DUBAI — Saudi Arabian authorities have foiled a plot to smuggle about 4.6 million amphetamine pills in shipments of ceramic toilets, sinks, and washbasins, they announced Wednesday,
A Jordanian national was apprehended while receiving the shipment in the Red Sea City of Jeddah in Saudi Arabia’s western Hejaz region, reported the kingdom’s government news agency SPA. A monetary value was not attributed to the 4,693,000 pills.
Amphetamines are classified as stimulant drugs that speed up messages sent to and from the brain and the body, and are used to treat conditions like attention deficit hyperactivity disorder and narcolepsy. They are highly addictive and dangerous.
Fenethylline, better known as Captagon, is a synthetic amphetamine-type stimulant illegally sold in consumer markets across the Arabian Peninsula. The SPA report did not specify whether the 4.6 million amphetamine pills announced today from the Jeddah bust were Captagon.
In December, Jordan seized 1 ton, or 6 million pills, of Captagon being smuggled in date paste inside two refrigerator trucks at its Iraq border, reported the BBC.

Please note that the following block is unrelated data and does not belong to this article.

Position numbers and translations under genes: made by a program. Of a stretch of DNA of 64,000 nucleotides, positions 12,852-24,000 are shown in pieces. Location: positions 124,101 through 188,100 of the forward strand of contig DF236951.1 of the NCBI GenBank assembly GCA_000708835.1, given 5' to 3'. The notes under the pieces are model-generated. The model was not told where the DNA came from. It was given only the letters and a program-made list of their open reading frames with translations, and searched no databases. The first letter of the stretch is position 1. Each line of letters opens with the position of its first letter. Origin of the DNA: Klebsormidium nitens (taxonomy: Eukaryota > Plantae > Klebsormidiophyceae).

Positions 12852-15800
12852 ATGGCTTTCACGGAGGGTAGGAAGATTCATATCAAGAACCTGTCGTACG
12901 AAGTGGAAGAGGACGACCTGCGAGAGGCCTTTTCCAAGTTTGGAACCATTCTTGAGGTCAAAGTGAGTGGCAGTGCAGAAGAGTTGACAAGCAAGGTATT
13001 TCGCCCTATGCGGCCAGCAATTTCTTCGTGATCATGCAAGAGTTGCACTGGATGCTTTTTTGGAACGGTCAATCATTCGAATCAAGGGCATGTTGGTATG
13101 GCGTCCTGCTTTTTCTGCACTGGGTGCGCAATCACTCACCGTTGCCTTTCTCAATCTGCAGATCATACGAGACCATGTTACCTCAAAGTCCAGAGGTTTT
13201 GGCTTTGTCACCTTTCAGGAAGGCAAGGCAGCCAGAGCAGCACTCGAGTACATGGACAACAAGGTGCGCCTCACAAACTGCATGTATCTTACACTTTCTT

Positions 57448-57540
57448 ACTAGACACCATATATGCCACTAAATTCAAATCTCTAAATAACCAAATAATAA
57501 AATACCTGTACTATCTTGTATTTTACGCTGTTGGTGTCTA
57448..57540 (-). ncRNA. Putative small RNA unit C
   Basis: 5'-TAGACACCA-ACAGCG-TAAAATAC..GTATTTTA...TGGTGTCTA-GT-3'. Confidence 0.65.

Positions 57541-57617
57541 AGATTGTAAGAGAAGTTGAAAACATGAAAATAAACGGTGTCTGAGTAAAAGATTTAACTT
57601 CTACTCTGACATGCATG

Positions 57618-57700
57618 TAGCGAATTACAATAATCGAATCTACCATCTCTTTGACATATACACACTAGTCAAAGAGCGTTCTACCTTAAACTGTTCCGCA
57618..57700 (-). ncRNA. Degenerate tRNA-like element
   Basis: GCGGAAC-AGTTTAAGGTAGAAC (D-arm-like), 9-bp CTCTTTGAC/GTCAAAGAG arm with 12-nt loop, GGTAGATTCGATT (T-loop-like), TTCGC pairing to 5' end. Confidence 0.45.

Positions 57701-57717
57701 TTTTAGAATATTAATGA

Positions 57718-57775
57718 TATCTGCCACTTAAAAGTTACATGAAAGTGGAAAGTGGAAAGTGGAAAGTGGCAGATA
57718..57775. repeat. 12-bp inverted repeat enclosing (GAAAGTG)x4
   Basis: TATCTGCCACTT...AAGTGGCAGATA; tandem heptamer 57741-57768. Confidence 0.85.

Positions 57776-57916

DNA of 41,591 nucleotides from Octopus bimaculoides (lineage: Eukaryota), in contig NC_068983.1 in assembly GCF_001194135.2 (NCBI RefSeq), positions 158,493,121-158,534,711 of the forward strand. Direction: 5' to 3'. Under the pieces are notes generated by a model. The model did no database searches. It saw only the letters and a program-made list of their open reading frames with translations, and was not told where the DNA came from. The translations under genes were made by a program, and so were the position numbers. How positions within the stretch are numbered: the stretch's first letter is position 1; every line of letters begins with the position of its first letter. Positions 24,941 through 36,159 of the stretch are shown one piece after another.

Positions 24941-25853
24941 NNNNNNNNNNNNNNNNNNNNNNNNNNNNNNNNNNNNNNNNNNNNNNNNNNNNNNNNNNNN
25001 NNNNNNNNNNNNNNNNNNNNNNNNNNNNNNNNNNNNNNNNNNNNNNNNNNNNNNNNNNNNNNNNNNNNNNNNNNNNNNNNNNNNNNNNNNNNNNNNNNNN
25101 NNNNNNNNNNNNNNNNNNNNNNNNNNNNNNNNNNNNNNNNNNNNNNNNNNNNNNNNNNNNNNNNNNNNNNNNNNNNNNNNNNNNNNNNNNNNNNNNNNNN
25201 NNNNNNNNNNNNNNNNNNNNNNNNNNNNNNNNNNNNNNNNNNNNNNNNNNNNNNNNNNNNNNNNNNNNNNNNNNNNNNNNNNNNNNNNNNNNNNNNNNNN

Before that, Saudi Arabia found 46 million amphetamine pills hidden in a flour shipment in what was believed to be the kingdom’s biggest drug bust at the time, according to the country’s government news agency Saudi Press Agency.
Captagon has increasingly become the drug of choice among youth in Gulf Arab states, and particularly in Saudi Arabia, according to the Arab Center. The think tank said that large-scale drug seizures are common but have done little to weaken the multibillion-dollar industry, because government authorities pursue the supply side of the issue without much attention to the demand.
The report stated that disaffected young people facing high unemployment and few outlets to relieve their frustrations have gravitated toward the drug as a coping tool, which gives a temporary feeling of well-being.
Despite the Syrian government enacting occasional crackdowns on Captagon, it appears to have more recently become the chief manufacturer of the drug along its border with Lebanon, reports the research organization. The pills are then usually smuggled by land to Jordan, from where it is believed to reach Gulf states.
The drug gained notoriety in the mid-2010s for its use and trade by Islamic State fighters. It has since grown to see involvement from both state and non-state actors in conflict zones in the region. US Assistant Secretary of State Barbara Leaf told Al-Monitor this month that the Bashar Al-Assad government is involved in the drug smuggling operations.